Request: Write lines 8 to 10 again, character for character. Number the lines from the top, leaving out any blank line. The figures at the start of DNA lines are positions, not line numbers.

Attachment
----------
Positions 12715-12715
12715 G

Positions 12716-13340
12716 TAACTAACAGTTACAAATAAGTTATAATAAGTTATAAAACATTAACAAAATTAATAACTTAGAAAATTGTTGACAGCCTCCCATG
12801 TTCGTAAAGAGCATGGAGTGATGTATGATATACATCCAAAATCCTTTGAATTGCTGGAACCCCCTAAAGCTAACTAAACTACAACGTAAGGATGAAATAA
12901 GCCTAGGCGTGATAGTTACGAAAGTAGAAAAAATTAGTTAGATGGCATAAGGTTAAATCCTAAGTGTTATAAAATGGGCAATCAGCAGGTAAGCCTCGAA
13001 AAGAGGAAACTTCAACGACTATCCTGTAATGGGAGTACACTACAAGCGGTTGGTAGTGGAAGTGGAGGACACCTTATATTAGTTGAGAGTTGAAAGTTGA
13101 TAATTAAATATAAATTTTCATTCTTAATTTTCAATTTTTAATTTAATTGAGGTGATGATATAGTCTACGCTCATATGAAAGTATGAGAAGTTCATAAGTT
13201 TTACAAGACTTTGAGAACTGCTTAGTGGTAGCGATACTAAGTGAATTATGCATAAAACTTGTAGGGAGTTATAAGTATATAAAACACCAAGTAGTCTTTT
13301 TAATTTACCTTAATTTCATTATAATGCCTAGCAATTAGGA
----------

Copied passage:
13101 TAATTAAATATAAATTTTCATTCTTAATTTTCAATTTTTAATTTAATTGAGGTGATGATATAGTCTACGCTCATATGAAAGTATGAGAAGTTCATAAGTT
13201 TTACAAGACTTTGAGAACTGCTTAGTGGTAGCGATACTAAGTGAATTATGCATAAAACTTGTAGGGAGTTATAAGTATATAAAACACCAAGTAGTCTTTT
13301 TAATTTACCTTAATTTCATTATAATGCCTAGCAATTAGGA